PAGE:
A MUTED INTERIOR SHOWCASES DRAMATIC VIEWS OF NATURE
WRITTEN BY KATHRYN O’SHEA-EVANS
PHOTOGRAPHY BY MARK LOHMAN PHOTOGRAPHY
STYLING BY SUNDAY HENDRICKSON
You could call designer Alison Kandler the color queen. “We don’t do modern,” she says. Kandler is referring to the work she and her frequent design colleague—architect Joan Swartz—complete together as perfectly evidenced by Joan’s own 1930s cottage-style Santa Monica, California home, which Kandler recently revamped.
“She let me do my thing, but for her, more is better: more layers, more color, more flowers. You can tell by the house, she loves it all very colorful, and purple is her favorite,” says Kandler of the project. “She’s been married to her spouse for close to forty years, and she likes to say that he’s very comfortable with his masculinity—he’s not threatened by any of this.”
The home’s resulting look—where Granny Chic is taken to new highs—is a bit of a Kandler trademark. “I’m known for my color and my sense of whimsy.” In the kitchen, she installed an island painted a shade of eggplant with Benjamin Moore’s Passion Plum. “Everything sort of grew out of that.” Kandler calmed it down and warmed it up by opting for wood countertops. “They’re cherry—a lot less expensive than stone. As long as you keep water off them, they hold up great and they’re warm. Then we did white, laminated-glass cabinets, because in those upper cabinets I’m hiding a big column supporting the second floor.”
In the family room, Kandler culled colors from the rug and used them to paint the homeowner’s previously white breakfast table and chairs in mismatched hues, a la Monica Geller’s apartment in Friends. “I also took the table to black for a fresh look. I love reusing people’s existing pieces as much as possible; I’m not big on throwing things away!” Swartz tends to like every color except brown, so the designer toned down the color palette with white walls. She uses Dunn-Edwards’ Whisper in most houses, but this is Cottage White. “It’s got a nice, warm color to it; it’s a favorite, and gives that old cottage feel.”
If all this color seems a bit dizzying to organize, Kandler has a brilliant trick for keeping it cohesive. “Once I have a color palette in my head, I shop with that in mind,” she says. “I do these cards for each room using paint swatches.” Another tack? She sends her clients to the paint store and tells them to pick out colors that make them happy. “The only time it’s scary is when somebody only likes beige. It’s painful!” Selecting hues you naturally gravitate toward translates to interiors you won’t get sick of, says Kandler. “If you start with colors people love, they’re not likely to tire of them. I have not gotten any calls where somebody says, ‘I can’t handle the purple island anymore!’” Another tip: “I always send couples out separately to get paint swatches; it’s very interesting.”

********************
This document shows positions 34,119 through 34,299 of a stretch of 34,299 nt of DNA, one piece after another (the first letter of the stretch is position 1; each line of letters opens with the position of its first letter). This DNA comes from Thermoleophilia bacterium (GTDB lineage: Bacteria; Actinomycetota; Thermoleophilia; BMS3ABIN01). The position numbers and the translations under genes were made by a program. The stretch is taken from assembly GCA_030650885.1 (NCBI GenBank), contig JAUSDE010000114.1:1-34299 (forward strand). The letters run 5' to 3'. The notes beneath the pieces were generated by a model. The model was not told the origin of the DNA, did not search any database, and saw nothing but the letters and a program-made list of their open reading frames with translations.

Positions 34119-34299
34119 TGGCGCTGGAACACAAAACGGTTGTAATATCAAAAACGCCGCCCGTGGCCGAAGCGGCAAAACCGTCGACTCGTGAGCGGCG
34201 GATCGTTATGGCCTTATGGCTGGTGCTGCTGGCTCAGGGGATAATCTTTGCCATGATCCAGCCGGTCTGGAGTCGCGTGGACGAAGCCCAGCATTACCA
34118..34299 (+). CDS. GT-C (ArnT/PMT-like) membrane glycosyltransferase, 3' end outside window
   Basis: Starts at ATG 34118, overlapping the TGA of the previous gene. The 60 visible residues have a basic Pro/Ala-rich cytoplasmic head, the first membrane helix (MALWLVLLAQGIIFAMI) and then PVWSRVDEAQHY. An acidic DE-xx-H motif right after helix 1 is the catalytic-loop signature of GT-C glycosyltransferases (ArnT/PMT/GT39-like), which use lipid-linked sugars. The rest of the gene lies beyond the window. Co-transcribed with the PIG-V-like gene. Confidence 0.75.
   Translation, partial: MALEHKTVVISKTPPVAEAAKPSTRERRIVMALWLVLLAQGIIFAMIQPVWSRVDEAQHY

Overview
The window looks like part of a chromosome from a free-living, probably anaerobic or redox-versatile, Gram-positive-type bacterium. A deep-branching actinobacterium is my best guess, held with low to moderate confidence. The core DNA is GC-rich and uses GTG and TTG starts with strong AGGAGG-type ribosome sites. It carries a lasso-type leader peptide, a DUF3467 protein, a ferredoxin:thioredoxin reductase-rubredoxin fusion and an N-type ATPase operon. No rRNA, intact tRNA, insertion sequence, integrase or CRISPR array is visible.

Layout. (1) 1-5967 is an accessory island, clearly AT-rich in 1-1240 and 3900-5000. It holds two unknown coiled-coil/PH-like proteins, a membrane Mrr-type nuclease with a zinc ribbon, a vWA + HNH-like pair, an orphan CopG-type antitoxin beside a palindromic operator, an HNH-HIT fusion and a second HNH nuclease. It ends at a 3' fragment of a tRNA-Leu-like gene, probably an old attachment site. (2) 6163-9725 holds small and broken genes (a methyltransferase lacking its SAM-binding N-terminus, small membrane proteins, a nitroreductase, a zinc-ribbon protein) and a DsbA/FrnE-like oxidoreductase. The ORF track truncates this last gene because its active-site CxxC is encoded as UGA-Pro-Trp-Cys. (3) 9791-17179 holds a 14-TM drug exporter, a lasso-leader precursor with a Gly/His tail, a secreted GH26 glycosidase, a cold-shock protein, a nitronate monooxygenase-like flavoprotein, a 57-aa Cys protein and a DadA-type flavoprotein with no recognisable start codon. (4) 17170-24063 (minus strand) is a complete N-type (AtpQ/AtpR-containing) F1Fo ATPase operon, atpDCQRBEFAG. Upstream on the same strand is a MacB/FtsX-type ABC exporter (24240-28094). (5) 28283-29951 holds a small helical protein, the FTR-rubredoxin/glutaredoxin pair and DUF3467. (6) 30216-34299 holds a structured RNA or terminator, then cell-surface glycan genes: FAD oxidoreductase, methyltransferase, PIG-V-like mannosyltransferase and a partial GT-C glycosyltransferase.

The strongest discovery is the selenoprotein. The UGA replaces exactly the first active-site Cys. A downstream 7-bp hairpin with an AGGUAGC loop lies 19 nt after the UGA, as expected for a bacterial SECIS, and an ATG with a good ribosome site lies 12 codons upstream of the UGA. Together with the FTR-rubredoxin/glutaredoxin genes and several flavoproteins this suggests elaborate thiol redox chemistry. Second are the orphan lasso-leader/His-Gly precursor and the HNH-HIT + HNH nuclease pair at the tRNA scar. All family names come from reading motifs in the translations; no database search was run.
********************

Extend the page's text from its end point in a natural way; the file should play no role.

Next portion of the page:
MORE IS BETTER: MORE LAYERS, MORE COLOR, MORE FLOWERS.
“The kitchen was tricky because there were no walls, really,” recalls Kandler of getting the home’s cottage style. Painting the island in Benjamin Moore’s Passion Plum grounds the area in plucky coziness. Quilts made by the client’s mother-in-law give throwback charm to a bedroom; tucking them behind glass-front cabinets keeps them looking organized and tricks the eye into seeing one thing in lieu of many.
One key to nailing the cottage look is to stock a home with hand-hewn, vintage finds that call to mind earlier eras. This particular project is chockablock with flea-market finds that Kandler and Swartz bought together. “She was not a flea-market person when I met her,” says Kandler. “I started showing her how to shop and she began collecting paintings; she probably has 400 amateur paintings up her stairs—you can barely see walls, [there are] so many paintings! More is more.”
A bit of a flea-market expert, Kandler has developed a horde of insider advice. Tip number one: don’t bring home projects. “The burnt chair you think you’re going to strip and recover—you’re not. It’s going to sit in the backyard and rot in the rain!” Instead, she tries to find things that are well-maintained, with original paint.
Fun upholstery and pillows are also key for the cottage look. In Swartz’s bedroom, the cabinets are filled with vintage quilts her mother-in-law made. “I love vintage fabrics. I’ll take tablecloths and turn them into seat cushions or curtains under sinks—especially if they have stains on them. And you can get them for $3 or less!” says Kandler. She also seeks out vintage pottery, especially if it’s flawed. “We live in earthquake country, so I always look for cracks and turn them to the back. If there’s an earthquake, I just don’t worry about it too much.”
The more imperfections the better for this designer. “I don’t like rooms to feel like they’re brand-spanking-new—I like it to feel like there’s depth to each room and somebody passed down a special piece. I don’t like it when you walk in a house and it feels like the decorator just bought everything.” And yes, Kandler lives in a cottage herself: an English beach cottage. “All the cottage trappings—scallops and corbels and full of light. Bring as much natural light as possible in. Cottages can get dark and gloomy, but light shows off all the colors!” Spoken like a true Color Queen.